Building the Scholarly Electronic Brain

Michael Kurtz

Harvard-Smithsonian Center for Astrophysics

It is now a commonplace observation that human society is becoming a coherent super-organism, and that the information infrastructure forms its emerging brain. Perhaps, as the underlying technologies are likely to become billions of times more powerful than those we have today, we could say that we are now building the lizard brain for the future organism.

The current state of the practice is that information from fundamental sources (The Congressional Record, The Hubble Space Telescope Archive) is collated and analyzed by humans, then this work is published in secondary venues (The New York Times, The Astrophysical Journal) which are then machine indexed by third parties (Google, ADS). At the same time specialized indices (Thomas, SIMBAD) do a more thorough job of indexing the fundamental sources. The close similarity between the broad cultural and scholarly realms here frees scholars to concentrate on the problems and opportunities inherent in their disciplines, assuming that larger infrastructure issues will (mostly) be solved by others.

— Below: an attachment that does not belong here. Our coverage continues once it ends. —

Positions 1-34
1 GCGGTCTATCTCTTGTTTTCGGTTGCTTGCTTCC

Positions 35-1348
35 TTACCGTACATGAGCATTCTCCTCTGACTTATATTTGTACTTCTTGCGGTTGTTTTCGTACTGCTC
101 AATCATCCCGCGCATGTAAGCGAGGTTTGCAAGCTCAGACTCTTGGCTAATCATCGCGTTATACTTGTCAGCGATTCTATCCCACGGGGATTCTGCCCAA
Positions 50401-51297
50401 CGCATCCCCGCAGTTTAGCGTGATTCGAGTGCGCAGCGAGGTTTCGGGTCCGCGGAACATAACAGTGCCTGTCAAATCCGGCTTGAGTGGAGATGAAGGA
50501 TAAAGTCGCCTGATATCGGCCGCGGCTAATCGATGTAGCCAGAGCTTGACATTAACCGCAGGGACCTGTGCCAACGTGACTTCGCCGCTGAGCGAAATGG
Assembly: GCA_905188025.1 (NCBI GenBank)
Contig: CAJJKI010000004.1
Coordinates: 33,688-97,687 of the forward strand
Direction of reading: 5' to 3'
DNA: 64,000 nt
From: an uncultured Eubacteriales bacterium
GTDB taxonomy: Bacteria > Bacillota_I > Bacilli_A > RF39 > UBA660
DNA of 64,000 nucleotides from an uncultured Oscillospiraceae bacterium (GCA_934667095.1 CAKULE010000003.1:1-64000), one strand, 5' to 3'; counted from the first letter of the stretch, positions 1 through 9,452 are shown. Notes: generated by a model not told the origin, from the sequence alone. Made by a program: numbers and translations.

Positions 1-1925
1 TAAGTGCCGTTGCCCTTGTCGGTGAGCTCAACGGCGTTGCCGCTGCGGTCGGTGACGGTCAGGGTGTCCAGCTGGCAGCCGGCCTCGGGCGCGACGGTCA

In Astronomy the long term trend has been toward increasing collaboration, interoperability, and interdependence of the major information groups (archives, journals, indexers); already substantially increased capabilities have resulted. This trend will continue, driven both by the shared goals of all groups and a rapidly changing technological base. Some of the key concepts which will drive these future developments are: very fine grained information; semantic markup and semantic inferencing engines; text mining; machine learning.